US6342138B1 - Clamp for electroplating articles - Google Patents

Clamp for electroplating articles Download PDF

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US6342138B1
US6342138B1 US09/654,035 US65403500A US6342138B1 US 6342138 B1 US6342138 B1 US 6342138B1 US 65403500 A US65403500 A US 65403500A US 6342138 B1 US6342138 B1 US 6342138B1
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spring clip
arms
member
arm
clamp
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US09/654,035
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Howard Brown
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M and B Plating Racks Inc
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M and B Plating Racks Inc
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    • CCHEMISTRY; METALLURGY
    • C25ELECTROLYTIC OR ELECTROPHORETIC PROCESSES; APPARATUS THEREFOR
    • C25DPROCESSES FOR THE ELECTROLYTIC OR ELECTROPHORETIC PRODUCTION OF COATINGS; ELECTROFORMING; APPARATUS THEREFOR
    • C25D17/00Constructional parts, or assemblies thereof, of cells for electrolytic coating
    • C25D17/06Suspending or supporting devices for articles to be coated

Abstract

An electroplating rack includes a cathode flight bar from which depends an insulated rack bar over an acid bath. A clamp is fixed to the rack bar, and has a bridge electrically connected to the flight bar through a conducting core inside the insulated rack bar. The clamp has a main body made of plastic, which includes a slot in which protrudes the bridge. An electrically conducting spring clip is installed in the slot, and is formed of two arms continuously biased into a spreaded, opened condition in the slot. A screw carried by the main body, when rotated in a first direction, can force the spring clip into a closed condition, in which it can hold an article to be electroplated between its two arms, and in which one of the spring clip arms is forced against the bridge member. Thus, electrical current can pass through the rack flight bar and conducting core, then through the bridge member, the spring clip and finally into the article to be electroplated. Once the rack is lowered to submerge the article into the acid bath, the latter will be electroplated with this current passing through the article.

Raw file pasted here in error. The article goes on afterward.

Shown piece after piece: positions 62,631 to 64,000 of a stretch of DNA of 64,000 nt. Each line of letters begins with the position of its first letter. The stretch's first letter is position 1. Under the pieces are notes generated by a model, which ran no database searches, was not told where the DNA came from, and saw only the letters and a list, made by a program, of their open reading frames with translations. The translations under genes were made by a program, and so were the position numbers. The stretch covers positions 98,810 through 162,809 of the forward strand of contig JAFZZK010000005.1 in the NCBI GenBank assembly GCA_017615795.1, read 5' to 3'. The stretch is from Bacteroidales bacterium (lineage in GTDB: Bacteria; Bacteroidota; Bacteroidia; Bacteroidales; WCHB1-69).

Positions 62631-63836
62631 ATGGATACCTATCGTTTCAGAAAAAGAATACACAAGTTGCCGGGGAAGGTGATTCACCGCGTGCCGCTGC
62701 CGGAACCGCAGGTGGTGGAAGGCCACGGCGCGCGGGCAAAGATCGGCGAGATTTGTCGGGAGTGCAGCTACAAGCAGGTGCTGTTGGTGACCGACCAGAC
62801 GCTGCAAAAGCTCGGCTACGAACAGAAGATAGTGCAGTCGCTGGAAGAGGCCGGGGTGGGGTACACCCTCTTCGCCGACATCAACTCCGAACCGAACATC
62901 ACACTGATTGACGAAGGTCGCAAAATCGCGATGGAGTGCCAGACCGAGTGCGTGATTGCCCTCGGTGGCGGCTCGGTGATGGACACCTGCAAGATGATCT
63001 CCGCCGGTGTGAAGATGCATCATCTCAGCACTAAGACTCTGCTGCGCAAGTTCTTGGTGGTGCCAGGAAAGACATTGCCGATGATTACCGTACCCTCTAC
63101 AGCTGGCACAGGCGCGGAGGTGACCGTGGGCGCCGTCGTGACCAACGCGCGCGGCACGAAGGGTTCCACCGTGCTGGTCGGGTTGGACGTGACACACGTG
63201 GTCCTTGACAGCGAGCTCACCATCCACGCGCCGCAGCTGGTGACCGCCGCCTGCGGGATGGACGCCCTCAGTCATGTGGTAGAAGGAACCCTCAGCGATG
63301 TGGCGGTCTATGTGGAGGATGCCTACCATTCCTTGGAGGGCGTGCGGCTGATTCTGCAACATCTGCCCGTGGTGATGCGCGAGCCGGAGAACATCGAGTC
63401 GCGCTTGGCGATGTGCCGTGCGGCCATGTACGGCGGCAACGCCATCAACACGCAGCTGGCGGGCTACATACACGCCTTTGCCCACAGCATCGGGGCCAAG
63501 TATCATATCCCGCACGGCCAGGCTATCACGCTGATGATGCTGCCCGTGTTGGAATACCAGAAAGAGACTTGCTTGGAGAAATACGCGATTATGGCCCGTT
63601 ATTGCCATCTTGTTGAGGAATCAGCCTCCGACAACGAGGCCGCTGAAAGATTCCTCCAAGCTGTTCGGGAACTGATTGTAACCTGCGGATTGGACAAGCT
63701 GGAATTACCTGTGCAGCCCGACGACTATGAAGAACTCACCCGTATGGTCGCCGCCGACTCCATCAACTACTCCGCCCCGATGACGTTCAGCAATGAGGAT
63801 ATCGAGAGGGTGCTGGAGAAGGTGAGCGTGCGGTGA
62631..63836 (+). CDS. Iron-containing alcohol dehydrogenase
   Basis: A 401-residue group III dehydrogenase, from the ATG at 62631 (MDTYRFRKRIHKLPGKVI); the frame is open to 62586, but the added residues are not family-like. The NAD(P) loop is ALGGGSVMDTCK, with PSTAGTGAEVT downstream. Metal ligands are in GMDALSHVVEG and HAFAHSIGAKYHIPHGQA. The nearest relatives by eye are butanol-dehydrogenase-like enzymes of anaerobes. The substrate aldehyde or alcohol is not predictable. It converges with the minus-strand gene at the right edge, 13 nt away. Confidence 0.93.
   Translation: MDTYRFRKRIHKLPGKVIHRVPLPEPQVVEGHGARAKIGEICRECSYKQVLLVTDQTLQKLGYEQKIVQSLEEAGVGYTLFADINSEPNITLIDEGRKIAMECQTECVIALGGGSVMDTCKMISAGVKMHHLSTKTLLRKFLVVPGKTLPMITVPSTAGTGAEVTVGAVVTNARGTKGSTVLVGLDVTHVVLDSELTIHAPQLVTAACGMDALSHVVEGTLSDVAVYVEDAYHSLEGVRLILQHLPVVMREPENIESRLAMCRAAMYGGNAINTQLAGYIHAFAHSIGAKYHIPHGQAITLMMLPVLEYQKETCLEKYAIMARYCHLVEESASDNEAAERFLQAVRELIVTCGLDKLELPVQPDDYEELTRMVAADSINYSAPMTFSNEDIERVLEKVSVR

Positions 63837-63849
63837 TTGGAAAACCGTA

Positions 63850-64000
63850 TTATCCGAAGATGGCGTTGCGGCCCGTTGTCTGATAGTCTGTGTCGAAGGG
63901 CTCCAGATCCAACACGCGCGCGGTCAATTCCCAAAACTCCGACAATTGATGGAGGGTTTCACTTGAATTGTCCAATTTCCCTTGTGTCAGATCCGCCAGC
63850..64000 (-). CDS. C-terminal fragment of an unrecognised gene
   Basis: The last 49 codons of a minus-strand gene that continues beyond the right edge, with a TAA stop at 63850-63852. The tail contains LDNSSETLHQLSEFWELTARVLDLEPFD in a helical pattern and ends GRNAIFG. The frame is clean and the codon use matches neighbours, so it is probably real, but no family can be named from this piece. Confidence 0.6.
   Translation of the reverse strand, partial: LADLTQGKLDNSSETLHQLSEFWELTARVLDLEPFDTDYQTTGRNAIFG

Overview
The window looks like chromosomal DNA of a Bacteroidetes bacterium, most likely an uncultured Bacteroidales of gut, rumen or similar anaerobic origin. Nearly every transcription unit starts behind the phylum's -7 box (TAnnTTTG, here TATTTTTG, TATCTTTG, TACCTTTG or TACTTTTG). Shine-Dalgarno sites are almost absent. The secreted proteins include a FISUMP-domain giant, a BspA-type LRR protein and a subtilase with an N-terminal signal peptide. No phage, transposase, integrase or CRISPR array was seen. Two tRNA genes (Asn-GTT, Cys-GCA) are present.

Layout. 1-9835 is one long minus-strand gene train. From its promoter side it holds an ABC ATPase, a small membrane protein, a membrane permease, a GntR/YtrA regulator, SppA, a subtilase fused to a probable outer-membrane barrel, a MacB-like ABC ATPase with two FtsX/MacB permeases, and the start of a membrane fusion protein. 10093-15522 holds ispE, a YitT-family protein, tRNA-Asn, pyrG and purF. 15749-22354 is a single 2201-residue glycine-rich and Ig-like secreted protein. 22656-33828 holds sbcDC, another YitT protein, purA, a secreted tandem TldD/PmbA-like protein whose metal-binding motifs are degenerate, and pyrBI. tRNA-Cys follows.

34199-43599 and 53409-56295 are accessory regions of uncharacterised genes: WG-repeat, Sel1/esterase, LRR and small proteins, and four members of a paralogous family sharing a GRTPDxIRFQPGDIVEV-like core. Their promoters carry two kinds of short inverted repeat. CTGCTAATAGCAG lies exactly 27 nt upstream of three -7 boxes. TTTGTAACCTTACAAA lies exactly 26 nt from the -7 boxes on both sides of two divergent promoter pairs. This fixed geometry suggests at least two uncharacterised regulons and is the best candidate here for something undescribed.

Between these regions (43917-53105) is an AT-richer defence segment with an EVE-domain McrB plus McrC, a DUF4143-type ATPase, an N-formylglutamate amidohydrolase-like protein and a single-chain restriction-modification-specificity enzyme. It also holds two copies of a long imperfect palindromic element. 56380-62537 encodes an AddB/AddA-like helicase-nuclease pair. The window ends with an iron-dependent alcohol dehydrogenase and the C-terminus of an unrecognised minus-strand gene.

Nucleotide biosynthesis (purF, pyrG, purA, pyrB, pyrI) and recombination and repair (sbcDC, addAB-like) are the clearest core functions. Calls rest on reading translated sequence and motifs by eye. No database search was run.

Description

FIELD OF THE INVENTION

The present invention relates to article holders or clamps for electroplating articles.

BACKGROUND OF THE INVENTION

It is known in the art of electroplating to use frames on which are removably installed circuit boards or the like articles to be electroplated, for holding them while they are being submerged in large acid tanks or baths. The acid bath is one of several steps involved in the manufacture of a printed circuit board. The acid solution is usually either chloridric acid or sulfuric acid. The overhanging flames are made of an electrically conducting material sealed in a fluid-tight and electrically insulating material to substantially slow down the corrosive effects of the acidous vapors from the bath of acid, and are sealingly electrically connected to the articles to be plated. The frames are connected to a cathode element, or flight bar, and are subjected to an electrical current which is transmitted through the frame structure, the article and the liquid acid. An anode element is also submerged in the acid bath, spaced from the circuit board, for example of a distance of 6 to 10 inches. The potential difference between the article and the reducing agent anode element allows the metal composing the latter to migrate and attach itself onto the article. The metal composing the anode element can be for example copper, or any other suitable material combining a proper oxydo-reduction potential and suitable conductive characteristics.